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REPORT OF THE PANEL ON SOLAR AND HELIOSPHERIC PHYSICS 321 10.5.5.2  Laboratory Astrophysics and Calibration Facilities SHP Imperative: NASA, the National Oceanic and Atmospheric Administration (NOAA), and NSF are encouraged to continue their support of laboratory facilities for accurate measurement of atomic properties and for instrument calibrations as needed for several research programs and missions.42 Justification: Understanding the Sun and heliosphere requires observing them remotely. Diagnosing these observations requires both theoretical knowledge of radiation across the electromagnetic spectrum and well-calibrated instrumentation. Heliophysics research relies heavily on measurements of atomic and molecular collision physics, especially for highly charged ions that dominate X-ray and EUV produc- tion. Proper interpretation of observations requires cross sections for calculating excitation, direct and dielectronic recombination, single-charge and multiple-charge exchange, lifetimes, and other values. And calibration facilities (for example, at the National Institute of Standards and Technology) are required for accurate calibration and characterization of NASA and NOAA instrumentation before flight. Without such facilities, the science return from missions and ground-based remote-sensing observations can be substan- tially limited. The SHP panel assigns high priority to continued support of these facilities by NASA, NOAA, and NSF, preferably through budget line items for laboratory facilities. 10.5.5.3  Enhanced Space Weather Monitoring and Modeling SHP Imperative: To optimize space weather capabilities, the SHP panel recommends that all future solar and heliospheric space missions and ground-based facilities consider including capabilities for delivering space weather data products. It would be a benefit for NASA to develop multiagency missions whose primary purpose is space weather monitoring. An interagency clearinghouse and archive of space weather data would benefit forecasters, researchers, and model-builders. Justification: During the past decade, the direct application of solar and heliospheric physics to the protection of life and our high-technology society has demonstrated that the nation’s investment in the field is returning tangible benefits. The SHP panel recognizes the great benefit that would be realized if studies of new NASA missions considered adding space weather measurements and real-time data-transmitting capabilities where appropriate. Examples of possible missions include IMAP, SEE, and L5. The technical and financial effects of adding space weather instrumentation could be addressed by partnering with other NASA directorates or other agencies. Furthermore, the SHP panel recognizes a benefit in NASA consider- ation of partnering with other agencies to fly missions whose primary purpose is space weather operations but that also have science objectives, such as an L5 mission (§10.5.2.5). Currently, ground-based neutron monitors and solar optical telescopes and radiotelescopes provide unique real-time data. In the future, an expansion of SOLIS to a three-site network and completion of FASR and COSMO would provide key data. The panel encourages ground-based facilities to assess data products that could improve space weather capabilities. Finally, to expand the availability of space weather data to forecasters, researchers, and model-builders, the SHP panel encourages development of an interagency clearinghouse for real-time and near-real-time data and an active national archive of current and past space weather data. 42 F.G. Eparvier, The Need for Consistent Funding of Facilities Required for NASA Missions, white paper submitted to the Decadal Strategy for Solar and Space Physics (Heliophysics), Paper 69; A. Chutjian et al., Laboratory Solar Physics from Molecular to Highly- Charged Ions, Meeting Future Space Observations of the Solar Plasma and Solar Wind, white paper submitted to the Decadal Strategy for Solar and Space Physics (Heliophysics), Paper 39.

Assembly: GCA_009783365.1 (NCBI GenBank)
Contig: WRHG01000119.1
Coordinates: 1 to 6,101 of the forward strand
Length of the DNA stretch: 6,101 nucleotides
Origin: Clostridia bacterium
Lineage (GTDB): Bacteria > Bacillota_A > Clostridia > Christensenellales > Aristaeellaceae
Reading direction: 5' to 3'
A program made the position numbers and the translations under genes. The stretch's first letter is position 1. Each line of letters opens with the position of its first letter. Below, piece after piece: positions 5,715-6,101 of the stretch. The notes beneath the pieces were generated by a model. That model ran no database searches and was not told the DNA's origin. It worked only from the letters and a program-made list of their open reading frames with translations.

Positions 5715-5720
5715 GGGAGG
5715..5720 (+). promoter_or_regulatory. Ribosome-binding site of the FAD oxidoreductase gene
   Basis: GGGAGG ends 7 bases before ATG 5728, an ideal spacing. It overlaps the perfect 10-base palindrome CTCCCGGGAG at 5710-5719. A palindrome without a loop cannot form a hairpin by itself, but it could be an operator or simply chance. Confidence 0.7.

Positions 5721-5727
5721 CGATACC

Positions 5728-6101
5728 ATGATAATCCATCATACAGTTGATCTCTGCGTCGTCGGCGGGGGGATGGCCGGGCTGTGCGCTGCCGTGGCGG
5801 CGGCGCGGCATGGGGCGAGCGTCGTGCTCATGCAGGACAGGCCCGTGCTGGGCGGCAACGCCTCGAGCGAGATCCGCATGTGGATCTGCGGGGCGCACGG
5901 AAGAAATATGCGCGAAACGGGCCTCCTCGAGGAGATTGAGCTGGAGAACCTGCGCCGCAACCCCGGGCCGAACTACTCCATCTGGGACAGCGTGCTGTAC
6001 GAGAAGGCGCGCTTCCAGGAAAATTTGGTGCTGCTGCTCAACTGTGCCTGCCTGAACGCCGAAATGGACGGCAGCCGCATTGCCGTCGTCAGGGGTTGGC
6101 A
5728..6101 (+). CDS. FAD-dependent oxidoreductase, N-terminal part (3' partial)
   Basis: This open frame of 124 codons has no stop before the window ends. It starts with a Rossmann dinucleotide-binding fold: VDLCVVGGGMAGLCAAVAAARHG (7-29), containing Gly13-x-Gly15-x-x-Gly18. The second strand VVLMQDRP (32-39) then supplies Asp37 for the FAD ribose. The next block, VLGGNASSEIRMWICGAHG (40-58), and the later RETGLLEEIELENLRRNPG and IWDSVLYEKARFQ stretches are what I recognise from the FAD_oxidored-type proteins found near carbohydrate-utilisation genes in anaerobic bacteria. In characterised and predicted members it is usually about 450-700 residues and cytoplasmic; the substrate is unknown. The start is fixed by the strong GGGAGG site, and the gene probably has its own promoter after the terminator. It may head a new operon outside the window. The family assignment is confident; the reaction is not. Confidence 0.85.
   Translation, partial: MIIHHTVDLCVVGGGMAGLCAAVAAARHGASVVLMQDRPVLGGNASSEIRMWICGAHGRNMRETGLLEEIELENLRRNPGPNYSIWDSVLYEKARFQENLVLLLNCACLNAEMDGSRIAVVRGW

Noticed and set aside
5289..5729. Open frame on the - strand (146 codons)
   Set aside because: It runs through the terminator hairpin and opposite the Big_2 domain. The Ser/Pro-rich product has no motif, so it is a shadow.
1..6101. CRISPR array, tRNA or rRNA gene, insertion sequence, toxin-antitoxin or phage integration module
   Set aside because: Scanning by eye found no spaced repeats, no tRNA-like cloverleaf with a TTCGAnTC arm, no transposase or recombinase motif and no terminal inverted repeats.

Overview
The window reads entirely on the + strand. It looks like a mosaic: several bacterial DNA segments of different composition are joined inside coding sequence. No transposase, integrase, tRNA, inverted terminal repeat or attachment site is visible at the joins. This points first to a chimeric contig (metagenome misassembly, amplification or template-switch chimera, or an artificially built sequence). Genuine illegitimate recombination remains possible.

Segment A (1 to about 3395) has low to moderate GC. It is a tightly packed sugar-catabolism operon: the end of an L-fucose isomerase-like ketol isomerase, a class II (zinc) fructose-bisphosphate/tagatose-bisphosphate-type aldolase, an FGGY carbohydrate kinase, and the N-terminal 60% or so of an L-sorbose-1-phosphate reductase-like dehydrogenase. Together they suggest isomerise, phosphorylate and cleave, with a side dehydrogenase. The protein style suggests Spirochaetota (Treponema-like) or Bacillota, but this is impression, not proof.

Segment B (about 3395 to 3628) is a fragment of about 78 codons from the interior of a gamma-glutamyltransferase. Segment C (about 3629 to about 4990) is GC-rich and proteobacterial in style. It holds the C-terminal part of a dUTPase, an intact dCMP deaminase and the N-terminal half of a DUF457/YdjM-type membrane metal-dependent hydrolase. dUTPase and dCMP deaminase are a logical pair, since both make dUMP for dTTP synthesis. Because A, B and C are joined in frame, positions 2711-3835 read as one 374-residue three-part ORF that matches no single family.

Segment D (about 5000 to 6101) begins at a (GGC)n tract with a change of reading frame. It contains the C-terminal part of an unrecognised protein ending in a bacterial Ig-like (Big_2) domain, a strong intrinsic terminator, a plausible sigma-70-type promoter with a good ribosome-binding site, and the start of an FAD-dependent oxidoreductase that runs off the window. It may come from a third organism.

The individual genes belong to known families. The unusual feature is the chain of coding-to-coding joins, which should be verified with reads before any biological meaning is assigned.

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322 SOLAR AND SPACE PHYSICS: A SCIENCE FOR A TECHNOLOGICAL SOCIETY 10.5.5.4  Continuity of Real-Time Solar Wind Data from L1 SHP Imperative: Maintaining the continuity of real-time solar wind data from L1 is essential for the preservation and improvement of current space weather forecasting capabilities. Justification: Observations of the solar wind and the Sun from 1 million miles upstream from Earth (orbiting the L1 Lagrangian point) have proved to be extremely valuable. The ACE mission has returned solar wind observations in real time since 1998, and the NOAA Space Weather Prediction Center uses them to drive 5 of its 11 space weather watches and warnings with a lead time of up to 60 minutes. The real-time data are also downloaded about 1 million times a month by about 25,000 unique customers, including deep-sea drilling, surveying, mining, and airline companies. NOAA, NASA, and the U.S. Air Force are refurbishing the DSCOVR spacecraft to provide operational real-time data to partially replace the data supplied by the aging ACE spacecraft. IMAP will be able to replace and expand on the suite of real-time space weather data provided by ACE and DSCOVR. 10.5.5.5  Preserving Key Solar-Heliospheric Data Sets SHP Imperative: Agencies that engage in solar-heliospheric research or use solar and heliospheric data products (such as NASA, NOAA, NSF, and DOD) are encouraged to initiate an internal or external study that would identify key long-term data records and recommend approaches to ensure that they are continued and archived.43 Justification: A number of long-term solar and heliospheric data sets are essential for tracking the evo- lution of the solar-heliosphere system on timescales ranging from minutes to millennia. Examples include neutron-monitor records of cosmic-ray variations, TSI measurements, and solar wind properties upstream of Earth. Some of the data sets are often in danger of being discontinued because of lack of funding or changes in agency priorities. 10.5.5.6  Laboratory Plasma Physics SHP Imperative: NASA and NSF are encouraged to continue supporting laboratory plasma-physics research at current or higher levels because it complements space- and ground-based measurements in efforts to understand basic heliophysical processes.44 Justification: Facilities that approximate solar and space plasma environments in the laboratory have long been part of the scientific investigation of space. Next-generation experiments have been emerging to provide experimental capabilities to study detailed processes directly relevant to space and solar plas- mas. Some fundamental plasma processes are difficult, if not impossible, to measure and confirm with spacecraft but are potentially within reach through laboratory experiments. Examples include studies of magnetic reconnection and associated particle acceleration, solar coronal loops, and large-scale dynamo experiments at the Madison Dynamo Experiment facility. Moderate funding for laboratory heliophysics in 43  J.M. Ryan et al., Ground-Based Measurements of Galactic and Solar Cosmic Rays, white paper submitted to the Decadal Strat- egy for Solar and Space Physics (Heliophysics), Paper 235; P. Pilewskie, The Total and Spectral Solar Irradiance Sensor: Response to the NAS Decadal Strategy for Solar and Space Physics, white paper submitted to the Decadal Strategy for Solar and Space Physics (Heliophysics), Paper 221; F. Hill et al., The Need for Synoptic Solar Observations from the Ground, white paper submitted to the Decadal Strategy for Solar and Space Physics (Heliophysics), Paper 108. 44  Brown et al., An Experimental Plasma Dynamo Program for Investigations of Fundamental Processes in Heliophysics, white B. paper submitted to the Decadal Strategy for Solar and Space Physics (Heliophysics), Paper 18; H. Ji et al., Next Generation Experiments for Laboratory Investigations of Magnetic Reconnection Relevant to Heliophysics, white paper submitted to the Decadal Strategy for Solar and Space Physics (Heliophysics), Paper 120.